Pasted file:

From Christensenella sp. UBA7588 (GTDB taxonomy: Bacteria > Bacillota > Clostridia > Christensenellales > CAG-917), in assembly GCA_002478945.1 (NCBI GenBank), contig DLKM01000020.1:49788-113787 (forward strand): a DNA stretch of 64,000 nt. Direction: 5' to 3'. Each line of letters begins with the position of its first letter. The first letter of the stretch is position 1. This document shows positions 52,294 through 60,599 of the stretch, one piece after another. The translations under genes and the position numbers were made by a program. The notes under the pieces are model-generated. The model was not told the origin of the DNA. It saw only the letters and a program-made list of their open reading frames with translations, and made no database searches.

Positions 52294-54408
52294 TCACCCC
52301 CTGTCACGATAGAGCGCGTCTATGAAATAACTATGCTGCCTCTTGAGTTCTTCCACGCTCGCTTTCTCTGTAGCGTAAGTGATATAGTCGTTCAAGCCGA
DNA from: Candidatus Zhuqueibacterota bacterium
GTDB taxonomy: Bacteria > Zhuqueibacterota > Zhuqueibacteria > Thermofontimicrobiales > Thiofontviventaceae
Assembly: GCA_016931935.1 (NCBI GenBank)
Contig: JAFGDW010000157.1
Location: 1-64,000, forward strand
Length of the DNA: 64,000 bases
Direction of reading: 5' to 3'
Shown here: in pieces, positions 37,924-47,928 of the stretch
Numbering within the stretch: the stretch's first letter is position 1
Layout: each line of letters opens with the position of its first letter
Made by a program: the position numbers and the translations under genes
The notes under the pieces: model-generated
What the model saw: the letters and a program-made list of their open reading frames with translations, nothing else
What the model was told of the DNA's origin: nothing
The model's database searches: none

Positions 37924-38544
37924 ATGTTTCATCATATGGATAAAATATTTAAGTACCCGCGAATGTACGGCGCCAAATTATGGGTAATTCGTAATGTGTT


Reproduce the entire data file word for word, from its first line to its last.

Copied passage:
From Christensenella sp. UBA7588 (GTDB taxonomy: Bacteria > Bacillota > Clostridia > Christensenellales > CAG-917), in assembly GCA_002478945.1 (NCBI GenBank), contig DLKM01000020.1:49788-113787 (forward strand): a DNA stretch of 64,000 nt. Direction: 5' to 3'. Each line of letters begins with the position of its first letter. The first letter of the stretch is position 1. This document shows positions 52,294 through 60,599 of the stretch, one piece after another. The translations under genes and the position numbers were made by a program. The notes under the pieces are model-generated. The model was not told the origin of the DNA. It saw only the letters and a program-made list of their open reading frames with translations, and made no database searches.

Positions 52294-54408
52294 TCACCCC
52301 CTGTCACGATAGAGCGCGTCTATGAAATAACTATGCTGCCTCTTGAGTTCTTCCACGCTCGCTTTCTCTGTAGCGTAAGTGATATAGTCGTTCAAGCCGA
DNA from: Candidatus Zhuqueibacterota bacterium
GTDB taxonomy: Bacteria > Zhuqueibacterota > Zhuqueibacteria > Thermofontimicrobiales > Thiofontviventaceae
Assembly: GCA_016931935.1 (NCBI GenBank)
Contig: JAFGDW010000157.1
Location: 1-64,000, forward strand
Length of the DNA: 64,000 bases
Direction of reading: 5' to 3'
Shown here: in pieces, positions 37,924-47,928 of the stretch
Numbering within the stretch: the stretch's first letter is position 1
Layout: each line of letters opens with the position of its first letter
Made by a program: the position numbers and the translations under genes
The notes under the pieces: model-generated
What the model saw: the letters and a program-made list of their open reading frames with translations, nothing else
What the model was told of the DNA's origin: nothing
The model's database searches: none

Positions 37924-38544
37924 ATGTTTCATCATATGGATAAAATATTTAAGTACCCGCGAATGTACGGCGCCAAATTATGGGTAATTCGTAATGTGTT